Many businesses are considering how to integrate AI chatbots with existing IT systems, databases, and business data to ground the outputs in business facts rather than the artificial output from the LLM, as this reduces the risk of hallucinations.

Machine Learning

Definition: a field of AI that involves training algorithms to learn from data and make predictions or take actions without being explicitly programmed. It enables systems to automatically improve with experience. Collecting good data sets has a huge impact on the quality and performance of the model because the model is only as good as its data.

Business Applications: sales forecasting, customer segmentation, fraud detection, optimizing inventory management to improve operational efficiency, and technology-assisted review of documents.

Legal Considerations:

  • Fairness and discrimination: machine learning models can produce biased outcomes, leading to potential discrimination based on protected characteristics, which may violate anti-discrimination laws; and
  • Liability and accountability: if the outputs or decisions made by machine learning models result in harm or adverse consequences, questions regarding liability and accountability may arise.

Natural Language Processing ("NLP")

Definition: a branch of AI that focuses on enabling computers to understand, interpret, and generate human language. NLP algorithms are used in various applications, including sentiment analysis (i.e., analyzing the tone of communications), language translation, and chatbots.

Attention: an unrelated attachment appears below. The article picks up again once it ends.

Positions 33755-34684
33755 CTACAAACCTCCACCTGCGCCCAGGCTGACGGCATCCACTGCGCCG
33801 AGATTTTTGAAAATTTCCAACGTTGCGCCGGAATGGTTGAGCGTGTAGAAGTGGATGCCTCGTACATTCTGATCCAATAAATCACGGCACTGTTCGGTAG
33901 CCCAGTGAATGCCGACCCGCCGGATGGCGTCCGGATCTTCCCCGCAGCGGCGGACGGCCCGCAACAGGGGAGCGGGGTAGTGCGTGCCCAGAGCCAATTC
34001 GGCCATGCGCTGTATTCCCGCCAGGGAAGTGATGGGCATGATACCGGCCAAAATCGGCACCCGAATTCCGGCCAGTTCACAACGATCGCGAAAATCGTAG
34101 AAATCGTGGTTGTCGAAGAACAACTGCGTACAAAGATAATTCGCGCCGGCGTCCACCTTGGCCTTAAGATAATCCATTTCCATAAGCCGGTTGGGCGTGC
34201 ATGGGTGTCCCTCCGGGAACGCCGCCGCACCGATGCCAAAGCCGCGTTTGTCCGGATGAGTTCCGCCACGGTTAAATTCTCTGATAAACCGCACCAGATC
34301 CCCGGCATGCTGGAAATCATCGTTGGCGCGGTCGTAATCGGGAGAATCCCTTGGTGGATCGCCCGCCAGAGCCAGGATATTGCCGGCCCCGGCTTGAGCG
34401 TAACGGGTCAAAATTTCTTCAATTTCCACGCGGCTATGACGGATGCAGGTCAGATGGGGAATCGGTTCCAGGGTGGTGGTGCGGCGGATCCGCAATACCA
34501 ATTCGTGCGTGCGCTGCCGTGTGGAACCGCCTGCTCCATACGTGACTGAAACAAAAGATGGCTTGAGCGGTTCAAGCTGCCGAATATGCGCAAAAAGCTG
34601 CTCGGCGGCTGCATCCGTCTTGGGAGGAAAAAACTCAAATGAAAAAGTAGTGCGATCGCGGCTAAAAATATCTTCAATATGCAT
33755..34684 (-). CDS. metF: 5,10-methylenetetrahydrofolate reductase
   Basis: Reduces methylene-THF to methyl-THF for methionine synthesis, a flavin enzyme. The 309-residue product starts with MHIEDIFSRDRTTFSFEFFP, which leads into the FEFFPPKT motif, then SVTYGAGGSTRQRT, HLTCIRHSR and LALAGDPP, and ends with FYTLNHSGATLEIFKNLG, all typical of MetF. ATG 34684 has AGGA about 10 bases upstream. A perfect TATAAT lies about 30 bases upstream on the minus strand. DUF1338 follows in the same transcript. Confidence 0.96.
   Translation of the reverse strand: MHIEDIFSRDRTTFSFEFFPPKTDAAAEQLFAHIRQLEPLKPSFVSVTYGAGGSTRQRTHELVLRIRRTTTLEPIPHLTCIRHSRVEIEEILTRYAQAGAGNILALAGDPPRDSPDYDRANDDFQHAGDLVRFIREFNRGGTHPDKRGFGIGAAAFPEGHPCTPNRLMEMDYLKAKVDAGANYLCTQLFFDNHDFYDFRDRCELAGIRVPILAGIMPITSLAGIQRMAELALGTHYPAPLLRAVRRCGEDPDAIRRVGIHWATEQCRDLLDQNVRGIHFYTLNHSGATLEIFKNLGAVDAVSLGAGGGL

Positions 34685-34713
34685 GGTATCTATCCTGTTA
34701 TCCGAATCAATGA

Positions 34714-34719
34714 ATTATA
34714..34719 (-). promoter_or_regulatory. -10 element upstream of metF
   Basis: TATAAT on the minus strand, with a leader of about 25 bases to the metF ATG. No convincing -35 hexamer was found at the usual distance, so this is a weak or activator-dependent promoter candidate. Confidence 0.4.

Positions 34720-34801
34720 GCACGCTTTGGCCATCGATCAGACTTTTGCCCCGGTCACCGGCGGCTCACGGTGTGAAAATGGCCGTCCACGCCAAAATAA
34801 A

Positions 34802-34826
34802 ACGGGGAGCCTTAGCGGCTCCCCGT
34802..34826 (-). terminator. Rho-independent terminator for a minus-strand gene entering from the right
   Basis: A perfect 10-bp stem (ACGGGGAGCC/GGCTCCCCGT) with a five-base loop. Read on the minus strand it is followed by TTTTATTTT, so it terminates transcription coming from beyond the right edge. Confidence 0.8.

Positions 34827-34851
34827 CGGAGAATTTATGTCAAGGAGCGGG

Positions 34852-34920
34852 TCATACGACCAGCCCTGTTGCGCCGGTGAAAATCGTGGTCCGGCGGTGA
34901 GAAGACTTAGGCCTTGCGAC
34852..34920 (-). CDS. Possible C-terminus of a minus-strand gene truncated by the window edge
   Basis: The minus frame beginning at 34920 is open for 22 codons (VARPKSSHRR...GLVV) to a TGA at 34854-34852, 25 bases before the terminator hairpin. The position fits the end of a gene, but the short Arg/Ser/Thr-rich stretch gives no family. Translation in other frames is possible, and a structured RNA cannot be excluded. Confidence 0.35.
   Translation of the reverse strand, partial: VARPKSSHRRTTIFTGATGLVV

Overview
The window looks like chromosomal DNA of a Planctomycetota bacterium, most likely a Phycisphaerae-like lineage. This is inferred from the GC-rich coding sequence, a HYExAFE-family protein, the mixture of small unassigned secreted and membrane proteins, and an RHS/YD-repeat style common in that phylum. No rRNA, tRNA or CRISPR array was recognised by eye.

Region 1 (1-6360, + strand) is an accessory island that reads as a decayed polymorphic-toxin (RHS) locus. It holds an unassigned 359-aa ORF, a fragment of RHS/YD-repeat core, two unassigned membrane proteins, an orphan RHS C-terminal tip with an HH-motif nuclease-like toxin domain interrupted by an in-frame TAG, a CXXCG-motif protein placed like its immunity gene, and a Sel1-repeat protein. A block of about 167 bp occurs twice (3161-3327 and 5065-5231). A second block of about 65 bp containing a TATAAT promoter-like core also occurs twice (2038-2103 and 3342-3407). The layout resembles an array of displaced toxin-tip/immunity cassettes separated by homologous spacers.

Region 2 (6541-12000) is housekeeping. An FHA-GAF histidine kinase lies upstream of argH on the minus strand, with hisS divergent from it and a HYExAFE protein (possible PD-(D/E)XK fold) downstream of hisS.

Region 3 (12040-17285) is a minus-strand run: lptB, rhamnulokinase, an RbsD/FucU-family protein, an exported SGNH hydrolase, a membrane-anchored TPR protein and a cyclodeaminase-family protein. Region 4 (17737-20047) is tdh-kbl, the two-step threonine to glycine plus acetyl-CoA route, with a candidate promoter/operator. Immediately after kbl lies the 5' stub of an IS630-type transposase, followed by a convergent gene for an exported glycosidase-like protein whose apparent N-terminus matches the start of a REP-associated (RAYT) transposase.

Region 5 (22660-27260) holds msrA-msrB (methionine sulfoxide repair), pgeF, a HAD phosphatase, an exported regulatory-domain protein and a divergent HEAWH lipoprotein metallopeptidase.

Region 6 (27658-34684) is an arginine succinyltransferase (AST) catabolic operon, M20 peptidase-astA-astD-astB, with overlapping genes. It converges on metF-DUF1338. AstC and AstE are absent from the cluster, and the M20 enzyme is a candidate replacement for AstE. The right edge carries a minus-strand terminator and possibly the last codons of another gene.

Business Applications: evaluating the tone of customer reviews, language translation for global communications, language localization (adapting content to meet the language and cultural requirements of a specific market or region), and chatbot implementations for customer support.

Legal Considerations:

  • Regulatory compliance: NLP applications may need to comply with industry-specific regulations or restrictions on the use of certain types of language data, such as healthcare or financial information; and
  • Confidentiality and data privacy: NLP models may involve the processing of personal or sensitive data, which raises concerns about compliance with privacy laws and ensuring appropriate data security measures. Ensuring confidentiality and security of this data is a major legal concern, especially with regulations like GDPR in place. We recommend subscribing to Fasken's Privacy & Cybersecurity Bulletins to learn more.

Prompt Engineering

Definition: prompt engineering refers to the process of crafting the input or prompt that guides a generative AI system to produce the best output. Think of it like giving directions; the clearer and more detailed the instructions, the better the AI can perform the task it is being asked to perform. In practical terms, prompt engineering can involve choosing the right words, using specific terms, providing examples, setting the tone, and clarifying the context.

Business Applications: improving responses to customer service inquiries, enhancing data analysis, and refining outputs in marketing content.

Legal Considerations:

  • Compliance and accuracy: in certain industries, such as legal or financial services, prompt engineering should consider compliance obligations, accuracy of information provided, and potential risks associated with misleading or incorrect guidance.

As AI continues to advance, staying informed is key to leveraging its potential and ensuring compliance with evolving legal standards.

The content of this article is intended to provide a general guide to the subject matter. Specialist advice should be sought about your specific circumstances.